In medium bowl, mix flour and salt thoroughly. Make a well in center.
In another bowl, beat egg, water and oil together. Pour mixture into flour and salt. Mix until well blended; turn out onto lightly floured board and knead for 10 minutes.
Roll out dough into a 20-inch square. Cut butter into slices and arrange in a rectangle in center of dough.
Fold bottom edge up, so only 1/3 of top side of pastry shows. Now fold down the top to 1/3. Fold over sides in same fashion. Roll out with rolling pin to original 20 inch square and fold over as before. Wrap airtight in foil and chill in refrigerator for 20 minutes. Repeat the rolling, folding and 20 minutes chilling procedure 3 times.
On a lightly floured board, roll out the chilled dough as thin as you can. Use a 4-inch diameter biscuit cutter, or tea cup to cut dough in circles. Place 1 heaping teaspoon of cheese or your choice of mixtures in center of each circle.
Moisten edges of circle with cold water. Fold over and seal the edges with a fork. Place each half moon on an ungreased baking sheet. Bake at 400 degrees F for 15 minutes, until lightly browned and pastry puffs up. Serve hot. These may be frozen.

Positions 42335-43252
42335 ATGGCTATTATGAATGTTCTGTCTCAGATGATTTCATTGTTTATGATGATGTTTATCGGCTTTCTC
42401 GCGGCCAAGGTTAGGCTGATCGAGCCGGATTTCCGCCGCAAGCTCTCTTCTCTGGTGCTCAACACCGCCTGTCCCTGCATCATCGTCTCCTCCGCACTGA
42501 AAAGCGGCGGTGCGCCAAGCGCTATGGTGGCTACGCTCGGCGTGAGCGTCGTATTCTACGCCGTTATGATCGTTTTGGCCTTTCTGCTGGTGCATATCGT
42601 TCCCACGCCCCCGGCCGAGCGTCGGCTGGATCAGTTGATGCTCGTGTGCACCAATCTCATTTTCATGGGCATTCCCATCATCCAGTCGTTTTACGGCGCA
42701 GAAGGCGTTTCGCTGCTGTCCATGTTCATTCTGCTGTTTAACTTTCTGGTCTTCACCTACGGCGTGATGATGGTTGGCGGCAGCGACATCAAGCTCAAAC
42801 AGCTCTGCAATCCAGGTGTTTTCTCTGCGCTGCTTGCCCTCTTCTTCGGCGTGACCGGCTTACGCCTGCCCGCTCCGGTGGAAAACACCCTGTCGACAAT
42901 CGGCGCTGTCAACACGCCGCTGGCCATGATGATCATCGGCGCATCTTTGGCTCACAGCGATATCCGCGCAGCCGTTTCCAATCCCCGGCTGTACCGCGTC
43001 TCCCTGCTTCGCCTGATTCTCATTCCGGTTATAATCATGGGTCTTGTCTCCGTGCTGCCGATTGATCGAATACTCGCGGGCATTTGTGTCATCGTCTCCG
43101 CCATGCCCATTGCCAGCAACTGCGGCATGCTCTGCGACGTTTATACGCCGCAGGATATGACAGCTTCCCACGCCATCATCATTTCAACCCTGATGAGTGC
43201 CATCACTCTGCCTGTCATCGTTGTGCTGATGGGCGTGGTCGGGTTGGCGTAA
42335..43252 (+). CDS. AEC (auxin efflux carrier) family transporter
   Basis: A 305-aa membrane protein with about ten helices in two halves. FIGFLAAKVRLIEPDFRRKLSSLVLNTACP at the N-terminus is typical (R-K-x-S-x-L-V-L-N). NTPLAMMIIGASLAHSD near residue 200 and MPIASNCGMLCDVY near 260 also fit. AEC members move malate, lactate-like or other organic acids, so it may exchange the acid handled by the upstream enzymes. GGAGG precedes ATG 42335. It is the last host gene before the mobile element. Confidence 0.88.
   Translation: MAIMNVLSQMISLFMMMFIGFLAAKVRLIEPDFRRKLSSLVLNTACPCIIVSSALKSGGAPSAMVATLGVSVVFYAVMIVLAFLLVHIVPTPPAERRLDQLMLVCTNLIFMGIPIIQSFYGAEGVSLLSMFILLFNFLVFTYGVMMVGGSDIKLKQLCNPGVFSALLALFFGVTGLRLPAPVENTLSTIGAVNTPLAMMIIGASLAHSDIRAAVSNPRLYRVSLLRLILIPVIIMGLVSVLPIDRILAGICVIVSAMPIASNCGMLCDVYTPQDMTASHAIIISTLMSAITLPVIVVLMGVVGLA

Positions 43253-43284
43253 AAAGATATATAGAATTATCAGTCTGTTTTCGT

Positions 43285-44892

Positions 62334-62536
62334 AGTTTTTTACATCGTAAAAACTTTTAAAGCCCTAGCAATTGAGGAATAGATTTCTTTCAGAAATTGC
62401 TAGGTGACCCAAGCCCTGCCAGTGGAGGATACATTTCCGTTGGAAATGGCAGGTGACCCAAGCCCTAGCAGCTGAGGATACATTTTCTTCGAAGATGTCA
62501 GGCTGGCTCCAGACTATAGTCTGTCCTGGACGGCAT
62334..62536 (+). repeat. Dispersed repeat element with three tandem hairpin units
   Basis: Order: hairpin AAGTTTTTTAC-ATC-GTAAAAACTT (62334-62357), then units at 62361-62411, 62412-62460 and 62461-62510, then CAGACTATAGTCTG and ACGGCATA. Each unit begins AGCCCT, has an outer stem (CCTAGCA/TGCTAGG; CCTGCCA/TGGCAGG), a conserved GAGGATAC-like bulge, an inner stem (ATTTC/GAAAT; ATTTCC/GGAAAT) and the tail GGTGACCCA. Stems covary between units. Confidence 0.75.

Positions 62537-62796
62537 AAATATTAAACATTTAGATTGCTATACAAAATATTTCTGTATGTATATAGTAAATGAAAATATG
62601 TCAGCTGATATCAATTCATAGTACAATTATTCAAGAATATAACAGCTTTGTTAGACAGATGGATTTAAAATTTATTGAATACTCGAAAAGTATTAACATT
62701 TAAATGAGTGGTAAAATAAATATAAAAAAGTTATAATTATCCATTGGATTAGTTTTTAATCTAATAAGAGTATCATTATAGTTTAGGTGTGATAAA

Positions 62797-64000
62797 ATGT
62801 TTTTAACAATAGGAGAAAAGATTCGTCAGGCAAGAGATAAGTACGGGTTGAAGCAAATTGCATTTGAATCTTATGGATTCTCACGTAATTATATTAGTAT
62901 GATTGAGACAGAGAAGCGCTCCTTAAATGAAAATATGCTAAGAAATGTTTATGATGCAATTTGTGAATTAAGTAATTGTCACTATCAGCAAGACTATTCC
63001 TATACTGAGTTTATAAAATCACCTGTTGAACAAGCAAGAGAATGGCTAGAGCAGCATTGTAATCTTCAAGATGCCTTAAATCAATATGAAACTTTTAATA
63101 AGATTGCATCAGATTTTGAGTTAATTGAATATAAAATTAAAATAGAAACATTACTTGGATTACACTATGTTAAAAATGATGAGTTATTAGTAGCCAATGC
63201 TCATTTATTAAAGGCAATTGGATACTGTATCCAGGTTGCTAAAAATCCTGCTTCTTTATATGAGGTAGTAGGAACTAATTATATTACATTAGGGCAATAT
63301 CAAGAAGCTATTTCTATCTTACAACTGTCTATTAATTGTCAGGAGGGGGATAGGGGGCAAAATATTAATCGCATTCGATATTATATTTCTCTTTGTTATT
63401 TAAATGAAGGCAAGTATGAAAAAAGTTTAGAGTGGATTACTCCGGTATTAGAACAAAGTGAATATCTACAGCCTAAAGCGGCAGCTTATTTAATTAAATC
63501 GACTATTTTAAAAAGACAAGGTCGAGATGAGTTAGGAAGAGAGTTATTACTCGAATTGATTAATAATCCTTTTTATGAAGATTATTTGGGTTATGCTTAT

In the 1924 Fannie Farmer Boston Cooking School Cookbook these directions are given for Palm Leaves. (The recipe assumes that you have some leftover puff pastry on hand that you will need to use up. You can, however, use any standard recipe like above for puff pastry.)
Roll remnants of puff pastry one-eighth thick; sprinkle one-half surface with powdered sugar, fold, press edges together, pat and roll out, using sugar for dredging board; repeat three times. After the last rolling, fold four times. The pastry should be in long strip one and one-half inches wide.
From the end, cut pieces one inch wide; place on baking sheet, broad side down, one inch apart, and separate layers of pastry at one end to suggest a leaf. Bake eight minutes in hot oven; these will spread while baking.
hot oven is usually defined as 400 degrees F. This recipe was published in the days before many women had thermostats, or at least very accurate ones, on their ovens.